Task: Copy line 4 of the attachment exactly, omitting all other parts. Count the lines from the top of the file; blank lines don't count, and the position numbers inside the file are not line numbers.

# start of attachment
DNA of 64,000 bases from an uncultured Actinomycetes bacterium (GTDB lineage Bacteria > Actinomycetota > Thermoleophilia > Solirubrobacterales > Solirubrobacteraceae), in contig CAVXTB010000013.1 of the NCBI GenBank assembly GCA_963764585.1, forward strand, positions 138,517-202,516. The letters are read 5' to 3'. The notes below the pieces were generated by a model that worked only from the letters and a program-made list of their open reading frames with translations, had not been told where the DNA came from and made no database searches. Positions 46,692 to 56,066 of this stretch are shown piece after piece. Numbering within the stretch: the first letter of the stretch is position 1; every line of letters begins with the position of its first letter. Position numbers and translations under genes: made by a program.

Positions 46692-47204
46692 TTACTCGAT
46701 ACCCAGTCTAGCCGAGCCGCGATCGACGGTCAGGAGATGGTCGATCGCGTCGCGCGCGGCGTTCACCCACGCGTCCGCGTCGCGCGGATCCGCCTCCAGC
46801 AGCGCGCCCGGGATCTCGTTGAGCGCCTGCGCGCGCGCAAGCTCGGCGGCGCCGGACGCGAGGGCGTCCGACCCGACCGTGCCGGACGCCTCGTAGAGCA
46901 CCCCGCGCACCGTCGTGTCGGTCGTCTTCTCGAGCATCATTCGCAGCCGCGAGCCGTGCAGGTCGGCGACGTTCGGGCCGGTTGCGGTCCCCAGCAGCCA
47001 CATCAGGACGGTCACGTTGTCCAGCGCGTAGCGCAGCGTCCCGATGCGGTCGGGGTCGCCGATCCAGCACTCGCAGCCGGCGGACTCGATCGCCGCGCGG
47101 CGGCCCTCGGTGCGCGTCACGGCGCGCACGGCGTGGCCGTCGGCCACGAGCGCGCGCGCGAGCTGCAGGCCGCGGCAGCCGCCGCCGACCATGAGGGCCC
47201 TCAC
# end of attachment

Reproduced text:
46701 ACCCAGTCTAGCCGAGCCGCGATCGACGGTCAGGAGATGGTCGATCGCGTCGCGCGCGGCGTTCACCCACGCGTCCGCGTCGCGCGGATCCGCCTCCAGC